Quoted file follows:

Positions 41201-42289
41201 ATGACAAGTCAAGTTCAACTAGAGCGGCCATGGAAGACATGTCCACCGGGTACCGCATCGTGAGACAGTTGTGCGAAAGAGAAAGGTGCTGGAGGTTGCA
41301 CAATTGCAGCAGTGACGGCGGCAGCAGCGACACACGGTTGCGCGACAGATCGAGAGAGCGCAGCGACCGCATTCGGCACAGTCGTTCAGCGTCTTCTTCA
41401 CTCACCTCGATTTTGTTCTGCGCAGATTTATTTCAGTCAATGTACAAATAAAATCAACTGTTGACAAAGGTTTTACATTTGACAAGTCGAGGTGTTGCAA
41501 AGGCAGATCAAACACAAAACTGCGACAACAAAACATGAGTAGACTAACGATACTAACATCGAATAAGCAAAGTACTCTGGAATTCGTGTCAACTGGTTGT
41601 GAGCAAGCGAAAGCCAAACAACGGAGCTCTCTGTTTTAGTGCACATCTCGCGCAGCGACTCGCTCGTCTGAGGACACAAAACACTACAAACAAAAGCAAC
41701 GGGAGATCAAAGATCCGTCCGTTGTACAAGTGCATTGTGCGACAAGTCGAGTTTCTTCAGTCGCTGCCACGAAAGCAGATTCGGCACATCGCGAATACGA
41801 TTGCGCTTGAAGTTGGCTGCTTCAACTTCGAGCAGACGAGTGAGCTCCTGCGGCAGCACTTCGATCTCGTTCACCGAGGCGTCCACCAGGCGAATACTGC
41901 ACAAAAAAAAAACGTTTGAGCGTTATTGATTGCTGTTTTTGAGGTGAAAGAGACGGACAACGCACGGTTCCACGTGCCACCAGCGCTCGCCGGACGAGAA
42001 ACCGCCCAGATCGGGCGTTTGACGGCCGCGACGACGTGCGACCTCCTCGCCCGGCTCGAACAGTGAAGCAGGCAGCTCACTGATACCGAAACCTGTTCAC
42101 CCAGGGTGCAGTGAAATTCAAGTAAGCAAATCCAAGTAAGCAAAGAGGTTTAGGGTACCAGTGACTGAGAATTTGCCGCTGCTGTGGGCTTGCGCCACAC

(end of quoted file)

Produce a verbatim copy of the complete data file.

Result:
Positions 41201-42289
41201 ATGACAAGTCAAGTTCAACTAGAGCGGCCATGGAAGACATGTCCACCGGGTACCGCATCGTGAGACAGTTGTGCGAAAGAGAAAGGTGCTGGAGGTTGCA
41301 CAATTGCAGCAGTGACGGCGGCAGCAGCGACACACGGTTGCGCGACAGATCGAGAGAGCGCAGCGACCGCATTCGGCACAGTCGTTCAGCGTCTTCTTCA
41401 CTCACCTCGATTTTGTTCTGCGCAGATTTATTTCAGTCAATGTACAAATAAAATCAACTGTTGACAAAGGTTTTACATTTGACAAGTCGAGGTGTTGCAA
41501 AGGCAGATCAAACACAAAACTGCGACAACAAAACATGAGTAGACTAACGATACTAACATCGAATAAGCAAAGTACTCTGGAATTCGTGTCAACTGGTTGT
41601 GAGCAAGCGAAAGCCAAACAACGGAGCTCTCTGTTTTAGTGCACATCTCGCGCAGCGACTCGCTCGTCTGAGGACACAAAACACTACAAACAAAAGCAAC
41701 GGGAGATCAAAGATCCGTCCGTTGTACAAGTGCATTGTGCGACAAGTCGAGTTTCTTCAGTCGCTGCCACGAAAGCAGATTCGGCACATCGCGAATACGA
41801 TTGCGCTTGAAGTTGGCTGCTTCAACTTCGAGCAGACGAGTGAGCTCCTGCGGCAGCACTTCGATCTCGTTCACCGAGGCGTCCACCAGGCGAATACTGC
41901 ACAAAAAAAAAACGTTTGAGCGTTATTGATTGCTGTTTTTGAGGTGAAAGAGACGGACAACGCACGGTTCCACGTGCCACCAGCGCTCGCCGGACGAGAA
42001 ACCGCCCAGATCGGGCGTTTGACGGCCGCGACGACGTGCGACCTCCTCGCCCGGCTCGAACAGTGAAGCAGGCAGCTCACTGATACCGAAACCTGTTCAC
42101 CCAGGGTGCAGTGAAATTCAAGTAAGCAAATCCAAGTAAGCAAAGAGGTTTAGGGTACCAGTGACTGAGAATTTGCCGCTGCTGTGGGCTTGCGCCACAC